We are told that k > j > 0, and both k and j are integers. The remainder when k is divided by j may be expressed as r in this formula:
k = jq + r
In this formula,
(a) all of the variables are integers,
(b) q (the quotient) is the greatest number of j's such that jx < k, and
(c) r < j.
(If r were greater than j, then q would not be the greatest number of j's in k.)
Thus, the question may be rephrased: “If k = jq + r, and q is maximized such that jq < k and r < j,
what is the value of r?”
(1) INSUFFICIENT: At first glance, this may seem sufficient since it is in the form of our remainder equation. Certainly, m could equal q (the quotient) and r (the remainder) could be 5.
For example, k = 13 and j = 8 yield a remainder of 5 when k is divided by j: 13 = (8)(1) + 5, where m = 1 is the greatest number of 8's such that (8)(1) < 13, and r < j (i.e. 5 < 8).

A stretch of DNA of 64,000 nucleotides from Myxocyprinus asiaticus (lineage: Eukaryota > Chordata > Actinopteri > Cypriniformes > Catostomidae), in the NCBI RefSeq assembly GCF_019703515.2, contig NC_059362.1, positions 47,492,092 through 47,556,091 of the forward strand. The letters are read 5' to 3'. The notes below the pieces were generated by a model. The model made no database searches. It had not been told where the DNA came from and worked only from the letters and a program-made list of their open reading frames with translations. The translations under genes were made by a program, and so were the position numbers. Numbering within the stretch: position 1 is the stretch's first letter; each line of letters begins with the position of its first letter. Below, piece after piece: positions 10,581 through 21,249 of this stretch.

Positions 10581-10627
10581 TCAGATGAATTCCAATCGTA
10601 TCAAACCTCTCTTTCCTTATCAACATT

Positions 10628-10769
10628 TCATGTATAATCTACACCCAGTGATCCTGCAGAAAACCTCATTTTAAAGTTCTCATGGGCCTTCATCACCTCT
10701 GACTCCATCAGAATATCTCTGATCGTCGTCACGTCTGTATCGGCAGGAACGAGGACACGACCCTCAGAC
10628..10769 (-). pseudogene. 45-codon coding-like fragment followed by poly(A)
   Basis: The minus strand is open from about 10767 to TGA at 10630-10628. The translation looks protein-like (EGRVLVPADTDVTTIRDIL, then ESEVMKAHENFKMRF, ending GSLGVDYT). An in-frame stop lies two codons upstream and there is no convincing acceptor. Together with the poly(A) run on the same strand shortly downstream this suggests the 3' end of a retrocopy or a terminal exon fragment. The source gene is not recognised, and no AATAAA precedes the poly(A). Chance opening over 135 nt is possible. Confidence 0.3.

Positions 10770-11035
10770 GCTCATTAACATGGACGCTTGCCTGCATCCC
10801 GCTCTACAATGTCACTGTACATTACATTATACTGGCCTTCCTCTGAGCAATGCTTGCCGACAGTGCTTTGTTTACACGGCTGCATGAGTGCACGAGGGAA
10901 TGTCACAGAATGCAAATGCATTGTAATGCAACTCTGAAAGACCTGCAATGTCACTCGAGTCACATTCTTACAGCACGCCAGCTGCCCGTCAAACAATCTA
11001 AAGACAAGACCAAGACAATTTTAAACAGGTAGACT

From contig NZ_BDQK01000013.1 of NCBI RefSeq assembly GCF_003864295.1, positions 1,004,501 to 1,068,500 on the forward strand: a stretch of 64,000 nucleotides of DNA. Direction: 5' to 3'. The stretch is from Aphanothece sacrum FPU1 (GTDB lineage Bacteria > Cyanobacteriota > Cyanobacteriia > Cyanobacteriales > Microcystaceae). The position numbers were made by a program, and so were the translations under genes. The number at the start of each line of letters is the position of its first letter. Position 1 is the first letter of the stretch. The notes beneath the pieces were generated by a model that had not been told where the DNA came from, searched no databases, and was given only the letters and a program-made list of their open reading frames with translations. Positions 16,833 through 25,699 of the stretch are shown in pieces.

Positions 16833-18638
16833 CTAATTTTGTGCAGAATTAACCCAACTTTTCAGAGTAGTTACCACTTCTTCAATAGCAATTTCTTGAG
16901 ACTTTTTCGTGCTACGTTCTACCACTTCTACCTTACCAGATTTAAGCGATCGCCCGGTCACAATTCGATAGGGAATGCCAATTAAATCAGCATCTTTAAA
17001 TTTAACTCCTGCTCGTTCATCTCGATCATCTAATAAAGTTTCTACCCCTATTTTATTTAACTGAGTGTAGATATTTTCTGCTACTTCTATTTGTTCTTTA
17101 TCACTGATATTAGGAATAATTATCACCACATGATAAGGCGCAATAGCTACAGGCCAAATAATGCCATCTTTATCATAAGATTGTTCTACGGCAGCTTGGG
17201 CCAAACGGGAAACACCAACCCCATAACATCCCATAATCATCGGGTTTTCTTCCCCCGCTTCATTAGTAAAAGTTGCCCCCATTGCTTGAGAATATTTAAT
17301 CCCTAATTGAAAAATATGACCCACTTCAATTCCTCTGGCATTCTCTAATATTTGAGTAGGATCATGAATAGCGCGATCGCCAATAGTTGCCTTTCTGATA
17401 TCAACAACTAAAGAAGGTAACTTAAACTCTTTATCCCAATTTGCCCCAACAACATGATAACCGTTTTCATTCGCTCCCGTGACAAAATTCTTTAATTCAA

However, this statement does not indicate whether m is the greatest number of j's such that jm < k and r < j, as our rephrased question requires.
For example, k = 13 and j = 2 may be expressed in this form: 13 = (2)(4) + 5, where m = 4.
However, 5 is not the remainder because 5 > j, and 4 is not the greatest number of 2's in 13. When 13 is divided by 2, the quotient is 6 and the remainder is 1.
If j ≤ 5, then 5 cannot be the remainder and m is not the quotient.
If j > 5, then 5 must be the remainder and m must be the quotient.
(2) INSUFFICIENT: This statement gives us a range of possible values of j. Without information about k, we cannot determine anything about the remainder when k is divided by j.
(1) AND (2) SUFFICIENT: Statement (2) tells us that j > 5, so we can conclude from statement (1) that 5 is the remainder and m is the quotient when k is divided by j.
The correct answer is C.
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Thanks & Regards,
Anaira Mitch